So, Senator John McCain finally lost the battle. The war veteran won many battles and lost a few. Notably, he lost the presidential election to Barack Obama. Now he has lost another battle to death, the grim reaper. But, this was one battle everyone expected him to lose sooner or later. So, the real deal is not that he lost the battle to death but that he fought gallantly to the end, as always. One of the greatest features of a courageous life is how we face dangers and uncertainties. And the gravest danger is the prospect of death. We may theorize about death but when we face death we manifest equanimity or lack of it; and that is our courage barometer.
The McCain’s family announced that the courageous fighter had decided to stop his medication and face the prospect of death. The announcement has McCain’s signature clarity of mind and principled action. All his public life, McCain manifested clear-minded commitment to public good. He may have made questionable or disputable policy choices, but no one could reasonably argue that he acted with less passion for the good of the American people and the defense of the values of the American way of life. He was a stateman and public officer par excellence.
Many prominent public officers in the United States were inspired by Senator McCain’s profile of courage in public life. The man who denied him the ultimate victory at the presidential polls, Senator Barack Obama, has penned a respectful tribute to the heroism and principle with which McCain served the American people as soldier and as a six-term senator of Arizona. There is a bipartisan admiration for his life of principle and courage. But McCain’s admirers and proteges are all over the world. In Nigeria. one prominent admirer is the former Senate President, Ken Nnamani.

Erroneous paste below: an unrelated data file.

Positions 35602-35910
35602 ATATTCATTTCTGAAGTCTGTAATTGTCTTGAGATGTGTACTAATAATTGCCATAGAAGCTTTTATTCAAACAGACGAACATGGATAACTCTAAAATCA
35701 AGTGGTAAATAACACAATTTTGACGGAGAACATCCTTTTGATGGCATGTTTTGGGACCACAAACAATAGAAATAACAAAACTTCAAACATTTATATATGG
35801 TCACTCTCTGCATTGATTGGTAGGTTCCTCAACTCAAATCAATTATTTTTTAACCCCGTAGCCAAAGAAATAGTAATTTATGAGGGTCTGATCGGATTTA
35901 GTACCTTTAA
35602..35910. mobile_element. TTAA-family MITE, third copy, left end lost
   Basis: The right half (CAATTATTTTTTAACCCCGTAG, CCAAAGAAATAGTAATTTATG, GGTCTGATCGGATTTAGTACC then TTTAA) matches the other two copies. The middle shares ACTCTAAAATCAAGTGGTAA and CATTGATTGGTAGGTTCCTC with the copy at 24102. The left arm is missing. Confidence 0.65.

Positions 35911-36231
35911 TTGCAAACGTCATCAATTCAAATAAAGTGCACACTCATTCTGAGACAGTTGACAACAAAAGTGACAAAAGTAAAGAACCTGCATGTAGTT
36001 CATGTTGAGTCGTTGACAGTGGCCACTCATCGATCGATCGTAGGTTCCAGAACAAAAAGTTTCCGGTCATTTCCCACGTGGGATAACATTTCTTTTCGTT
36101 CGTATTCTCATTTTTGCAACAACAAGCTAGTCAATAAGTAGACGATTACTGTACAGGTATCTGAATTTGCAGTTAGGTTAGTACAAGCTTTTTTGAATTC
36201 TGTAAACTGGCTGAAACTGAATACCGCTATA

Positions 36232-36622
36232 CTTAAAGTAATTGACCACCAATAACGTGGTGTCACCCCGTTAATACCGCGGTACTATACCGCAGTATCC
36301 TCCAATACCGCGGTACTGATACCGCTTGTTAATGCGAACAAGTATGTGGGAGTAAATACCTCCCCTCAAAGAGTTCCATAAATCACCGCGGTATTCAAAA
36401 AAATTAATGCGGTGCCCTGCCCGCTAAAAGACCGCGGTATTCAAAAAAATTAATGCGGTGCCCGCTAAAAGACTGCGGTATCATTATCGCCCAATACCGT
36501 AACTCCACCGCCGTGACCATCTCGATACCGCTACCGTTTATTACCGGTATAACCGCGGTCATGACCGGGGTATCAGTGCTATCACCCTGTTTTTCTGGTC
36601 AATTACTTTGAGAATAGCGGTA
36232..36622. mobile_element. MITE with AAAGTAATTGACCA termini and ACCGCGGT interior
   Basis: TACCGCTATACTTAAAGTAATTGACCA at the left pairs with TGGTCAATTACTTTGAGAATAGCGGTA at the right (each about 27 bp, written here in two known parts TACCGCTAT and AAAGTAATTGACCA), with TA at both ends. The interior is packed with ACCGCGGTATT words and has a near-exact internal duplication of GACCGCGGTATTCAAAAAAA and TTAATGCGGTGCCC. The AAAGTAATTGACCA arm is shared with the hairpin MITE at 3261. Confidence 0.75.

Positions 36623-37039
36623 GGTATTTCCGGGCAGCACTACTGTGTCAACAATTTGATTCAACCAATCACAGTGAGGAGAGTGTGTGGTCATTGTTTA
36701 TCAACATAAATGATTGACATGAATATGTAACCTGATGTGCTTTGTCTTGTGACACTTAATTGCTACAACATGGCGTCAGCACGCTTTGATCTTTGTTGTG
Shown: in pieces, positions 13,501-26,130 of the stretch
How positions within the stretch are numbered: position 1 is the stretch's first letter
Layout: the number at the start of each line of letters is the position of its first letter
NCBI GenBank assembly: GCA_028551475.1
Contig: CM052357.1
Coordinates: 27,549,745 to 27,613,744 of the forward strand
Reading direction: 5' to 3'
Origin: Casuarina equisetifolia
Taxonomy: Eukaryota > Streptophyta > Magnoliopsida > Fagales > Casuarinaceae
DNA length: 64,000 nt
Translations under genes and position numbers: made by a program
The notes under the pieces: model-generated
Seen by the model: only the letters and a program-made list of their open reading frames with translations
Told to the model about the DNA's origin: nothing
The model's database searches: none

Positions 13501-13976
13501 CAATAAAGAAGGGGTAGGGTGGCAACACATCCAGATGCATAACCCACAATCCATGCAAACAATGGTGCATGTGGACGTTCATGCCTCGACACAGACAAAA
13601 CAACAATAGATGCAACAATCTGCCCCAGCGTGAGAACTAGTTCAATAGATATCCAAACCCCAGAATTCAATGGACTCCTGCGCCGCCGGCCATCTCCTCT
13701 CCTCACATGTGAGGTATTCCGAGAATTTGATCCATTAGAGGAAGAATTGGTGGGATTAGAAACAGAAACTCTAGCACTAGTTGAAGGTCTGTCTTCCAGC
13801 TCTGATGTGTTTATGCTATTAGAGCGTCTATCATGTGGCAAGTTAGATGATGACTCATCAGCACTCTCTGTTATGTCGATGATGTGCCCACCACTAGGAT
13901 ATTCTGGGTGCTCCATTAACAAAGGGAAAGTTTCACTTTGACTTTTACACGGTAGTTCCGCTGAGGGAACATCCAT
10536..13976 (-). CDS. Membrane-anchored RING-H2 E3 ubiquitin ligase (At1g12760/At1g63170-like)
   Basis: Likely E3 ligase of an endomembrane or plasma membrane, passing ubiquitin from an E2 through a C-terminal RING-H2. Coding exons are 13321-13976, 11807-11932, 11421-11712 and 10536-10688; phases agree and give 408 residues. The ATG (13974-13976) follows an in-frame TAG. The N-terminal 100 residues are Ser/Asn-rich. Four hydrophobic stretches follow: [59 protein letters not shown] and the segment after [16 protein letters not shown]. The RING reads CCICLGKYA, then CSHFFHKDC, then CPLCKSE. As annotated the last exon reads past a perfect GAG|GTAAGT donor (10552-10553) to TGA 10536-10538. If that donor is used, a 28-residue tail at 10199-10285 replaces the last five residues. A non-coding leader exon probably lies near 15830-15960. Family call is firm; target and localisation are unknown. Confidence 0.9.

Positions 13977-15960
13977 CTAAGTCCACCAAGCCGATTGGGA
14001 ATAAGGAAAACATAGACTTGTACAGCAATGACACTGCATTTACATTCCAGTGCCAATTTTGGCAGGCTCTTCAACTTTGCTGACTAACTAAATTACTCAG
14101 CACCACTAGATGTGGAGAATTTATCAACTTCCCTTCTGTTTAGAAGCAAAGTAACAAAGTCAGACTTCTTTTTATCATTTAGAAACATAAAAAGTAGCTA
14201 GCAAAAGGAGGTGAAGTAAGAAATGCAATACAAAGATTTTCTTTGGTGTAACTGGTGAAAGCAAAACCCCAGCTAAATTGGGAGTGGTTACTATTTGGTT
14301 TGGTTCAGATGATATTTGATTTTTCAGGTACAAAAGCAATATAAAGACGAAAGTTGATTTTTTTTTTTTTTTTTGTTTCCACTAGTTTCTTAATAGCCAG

Many people enjoyed the debacle of the infamous Third Term Plot of the Obasanjo presidency. The plot was a conspiracy by some political operatives to violate the constitutional bedrock of the Nigerian democracy by amending the constitution to secure a third term for President Obasanjo. It was a time Nigeria was dragged into a cliff-hanger. If the plot succeeded, we would most probably have lost our democracy. The nation was divided right to the middle and one man had an important decision to make. That man was the Senate President of the Federal Republic of Nigeria. Many of the federal legislators have been allegedly bribed with N50million each to say yes to the proposed constitutional amendment. Some legislators, especially from northern Nigeria, have lined up on the opposing side.
As a Strategy Adviser to the Senate President, I had watched the unfolding tragedy and knew we were at the cusp of history, a stage in history when we either display leadership and save the commonwealth or act timorously and selfishly and plunge the country into avoidable conflicts. As they say, in the smokes of war it is difficult to see the path to victory. I agonized on the options and confronted Senator Ken Nnamani with a challenge I thought he would find difficult to handle. But, I was missing something. As I was agonizing about how to deal with the crisis, Senator Nnamani was steeling himself for enormous responsibility of leadership.